Really, the first time Christmas Day appeared on a calendar was in the Calendar of Filocalus which was part of a 4th century illuminated manuscript Chronographus Anni CCCLIV.
The pagan Roman emperor Aurelian proclaimed December 25 as "Natalis Solis Invicti," the festival of the birth of the invincible sun. The festival, shortly after the winter solstice, was celebrated with chariot races and by placing decorations on branches and small evergreen trees.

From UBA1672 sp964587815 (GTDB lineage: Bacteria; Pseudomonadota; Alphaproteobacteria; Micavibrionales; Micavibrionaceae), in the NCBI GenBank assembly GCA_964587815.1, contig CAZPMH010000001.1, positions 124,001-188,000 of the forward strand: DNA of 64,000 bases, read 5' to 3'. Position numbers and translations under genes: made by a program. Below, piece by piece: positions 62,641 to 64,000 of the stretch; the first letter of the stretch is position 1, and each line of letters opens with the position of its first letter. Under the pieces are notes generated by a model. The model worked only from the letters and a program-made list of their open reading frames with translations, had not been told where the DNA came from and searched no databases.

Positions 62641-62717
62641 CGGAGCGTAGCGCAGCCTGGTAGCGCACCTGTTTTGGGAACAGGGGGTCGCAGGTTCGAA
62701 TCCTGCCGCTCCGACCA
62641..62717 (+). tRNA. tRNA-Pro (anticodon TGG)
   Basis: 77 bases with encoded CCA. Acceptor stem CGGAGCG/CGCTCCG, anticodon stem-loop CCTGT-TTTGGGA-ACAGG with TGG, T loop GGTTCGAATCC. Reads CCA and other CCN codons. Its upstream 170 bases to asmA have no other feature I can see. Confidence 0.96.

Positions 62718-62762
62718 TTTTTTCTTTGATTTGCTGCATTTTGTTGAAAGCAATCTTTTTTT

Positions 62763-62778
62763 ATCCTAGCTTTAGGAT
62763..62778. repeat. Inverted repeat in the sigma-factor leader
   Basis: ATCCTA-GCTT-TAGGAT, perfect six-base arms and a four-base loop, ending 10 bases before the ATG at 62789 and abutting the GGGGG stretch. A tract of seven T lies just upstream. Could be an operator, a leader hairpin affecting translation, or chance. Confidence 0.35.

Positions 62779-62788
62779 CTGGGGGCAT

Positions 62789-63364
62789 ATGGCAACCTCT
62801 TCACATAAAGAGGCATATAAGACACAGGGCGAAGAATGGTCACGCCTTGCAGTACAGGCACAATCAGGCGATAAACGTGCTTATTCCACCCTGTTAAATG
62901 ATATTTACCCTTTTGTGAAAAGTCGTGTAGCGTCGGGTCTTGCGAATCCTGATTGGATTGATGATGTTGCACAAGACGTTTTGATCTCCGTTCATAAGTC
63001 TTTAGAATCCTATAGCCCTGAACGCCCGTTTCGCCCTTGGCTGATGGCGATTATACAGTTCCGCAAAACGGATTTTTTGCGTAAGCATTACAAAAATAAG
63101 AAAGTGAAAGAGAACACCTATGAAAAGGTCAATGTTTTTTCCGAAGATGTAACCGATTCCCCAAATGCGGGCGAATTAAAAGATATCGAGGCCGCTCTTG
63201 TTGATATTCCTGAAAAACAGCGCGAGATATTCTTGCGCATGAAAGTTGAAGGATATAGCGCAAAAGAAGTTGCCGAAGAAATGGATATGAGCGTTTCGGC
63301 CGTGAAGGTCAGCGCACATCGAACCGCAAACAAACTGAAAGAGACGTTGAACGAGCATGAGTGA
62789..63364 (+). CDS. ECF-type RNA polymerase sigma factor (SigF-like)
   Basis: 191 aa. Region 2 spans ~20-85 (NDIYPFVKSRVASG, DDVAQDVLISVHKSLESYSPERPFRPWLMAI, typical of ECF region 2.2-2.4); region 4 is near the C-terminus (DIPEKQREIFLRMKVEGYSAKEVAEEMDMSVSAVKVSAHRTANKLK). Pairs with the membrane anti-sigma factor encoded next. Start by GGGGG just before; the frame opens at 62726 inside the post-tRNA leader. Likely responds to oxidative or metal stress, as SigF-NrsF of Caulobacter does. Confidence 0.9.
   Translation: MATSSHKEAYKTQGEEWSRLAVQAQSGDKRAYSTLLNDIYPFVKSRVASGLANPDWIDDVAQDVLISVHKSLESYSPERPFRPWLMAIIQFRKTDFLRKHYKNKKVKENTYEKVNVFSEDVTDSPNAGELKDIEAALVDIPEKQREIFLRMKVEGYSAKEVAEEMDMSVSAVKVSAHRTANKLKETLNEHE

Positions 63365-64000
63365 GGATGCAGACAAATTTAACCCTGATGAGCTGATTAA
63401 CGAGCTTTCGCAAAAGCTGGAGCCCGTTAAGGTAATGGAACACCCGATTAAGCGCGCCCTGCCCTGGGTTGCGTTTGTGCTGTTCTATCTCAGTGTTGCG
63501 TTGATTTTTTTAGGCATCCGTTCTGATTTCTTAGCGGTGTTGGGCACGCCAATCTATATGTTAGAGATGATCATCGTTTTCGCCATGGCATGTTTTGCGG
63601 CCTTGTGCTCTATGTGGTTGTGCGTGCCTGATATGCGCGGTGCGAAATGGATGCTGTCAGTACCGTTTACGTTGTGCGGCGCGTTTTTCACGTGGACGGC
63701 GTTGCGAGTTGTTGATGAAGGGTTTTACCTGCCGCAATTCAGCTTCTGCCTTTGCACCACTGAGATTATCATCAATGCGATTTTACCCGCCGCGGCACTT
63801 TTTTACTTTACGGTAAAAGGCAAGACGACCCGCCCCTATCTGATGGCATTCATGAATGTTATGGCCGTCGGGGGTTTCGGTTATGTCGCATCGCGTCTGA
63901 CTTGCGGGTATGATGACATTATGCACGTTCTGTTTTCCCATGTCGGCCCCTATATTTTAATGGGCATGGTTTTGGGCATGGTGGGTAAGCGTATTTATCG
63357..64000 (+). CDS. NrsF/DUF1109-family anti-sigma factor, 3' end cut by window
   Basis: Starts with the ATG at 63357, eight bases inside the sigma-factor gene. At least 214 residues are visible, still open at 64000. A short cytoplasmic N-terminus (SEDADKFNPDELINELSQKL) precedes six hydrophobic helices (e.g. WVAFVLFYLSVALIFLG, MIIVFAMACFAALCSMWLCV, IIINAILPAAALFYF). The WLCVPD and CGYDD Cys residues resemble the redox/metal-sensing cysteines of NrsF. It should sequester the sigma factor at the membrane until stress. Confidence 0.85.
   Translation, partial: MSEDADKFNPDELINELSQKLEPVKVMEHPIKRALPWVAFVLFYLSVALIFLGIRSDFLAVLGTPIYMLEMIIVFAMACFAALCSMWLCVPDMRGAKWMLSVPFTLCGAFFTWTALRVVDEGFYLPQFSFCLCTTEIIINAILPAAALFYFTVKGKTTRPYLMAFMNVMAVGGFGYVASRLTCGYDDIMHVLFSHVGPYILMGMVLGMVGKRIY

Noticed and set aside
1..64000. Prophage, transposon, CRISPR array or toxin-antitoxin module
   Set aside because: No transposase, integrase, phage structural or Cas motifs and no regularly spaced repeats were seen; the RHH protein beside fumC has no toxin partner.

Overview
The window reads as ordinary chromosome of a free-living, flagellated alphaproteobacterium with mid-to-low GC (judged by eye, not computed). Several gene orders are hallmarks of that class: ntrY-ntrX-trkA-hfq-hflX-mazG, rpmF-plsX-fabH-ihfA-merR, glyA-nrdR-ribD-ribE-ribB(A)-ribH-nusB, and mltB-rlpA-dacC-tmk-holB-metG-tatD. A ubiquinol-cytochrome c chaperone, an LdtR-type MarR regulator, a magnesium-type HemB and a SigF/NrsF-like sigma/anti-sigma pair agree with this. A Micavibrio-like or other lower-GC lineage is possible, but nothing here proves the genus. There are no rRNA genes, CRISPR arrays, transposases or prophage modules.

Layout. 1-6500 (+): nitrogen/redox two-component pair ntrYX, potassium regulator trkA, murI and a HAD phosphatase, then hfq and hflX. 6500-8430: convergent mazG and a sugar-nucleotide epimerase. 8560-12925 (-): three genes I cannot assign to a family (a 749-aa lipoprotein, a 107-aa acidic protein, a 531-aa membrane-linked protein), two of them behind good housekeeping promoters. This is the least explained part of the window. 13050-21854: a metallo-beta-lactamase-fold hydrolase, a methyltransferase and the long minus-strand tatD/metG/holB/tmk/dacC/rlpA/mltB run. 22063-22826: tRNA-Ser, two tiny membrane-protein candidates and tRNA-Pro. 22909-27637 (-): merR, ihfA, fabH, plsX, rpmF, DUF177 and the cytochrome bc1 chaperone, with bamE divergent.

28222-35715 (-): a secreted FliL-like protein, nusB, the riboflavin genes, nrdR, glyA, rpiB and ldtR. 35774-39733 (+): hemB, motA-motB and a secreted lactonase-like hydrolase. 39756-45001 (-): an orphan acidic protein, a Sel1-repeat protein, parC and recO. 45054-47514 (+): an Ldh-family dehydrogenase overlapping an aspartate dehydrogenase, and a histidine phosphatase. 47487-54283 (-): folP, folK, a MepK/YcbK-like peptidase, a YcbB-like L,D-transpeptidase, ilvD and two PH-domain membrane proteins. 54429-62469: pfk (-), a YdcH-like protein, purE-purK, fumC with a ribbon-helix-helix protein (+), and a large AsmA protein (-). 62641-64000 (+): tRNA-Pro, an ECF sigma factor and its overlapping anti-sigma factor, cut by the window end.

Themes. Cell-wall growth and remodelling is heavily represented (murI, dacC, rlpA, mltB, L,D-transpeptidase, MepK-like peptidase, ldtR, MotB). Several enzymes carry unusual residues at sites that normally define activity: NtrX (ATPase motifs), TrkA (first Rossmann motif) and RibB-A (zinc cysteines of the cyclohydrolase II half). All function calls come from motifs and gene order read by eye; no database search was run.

These pagan festivals remained popular for centuries after Jesus death because early Christians were unwilling to relinquish them. When the church found it impossible to abolish pagan customs, despite repeated bans, it "Christianized" a number of them.
By the 5th century Christmas Day had become an important date in the Christian year, with December 25th fixed as the "natural" date to exorcise the earlier pagan festival of the winter solstice.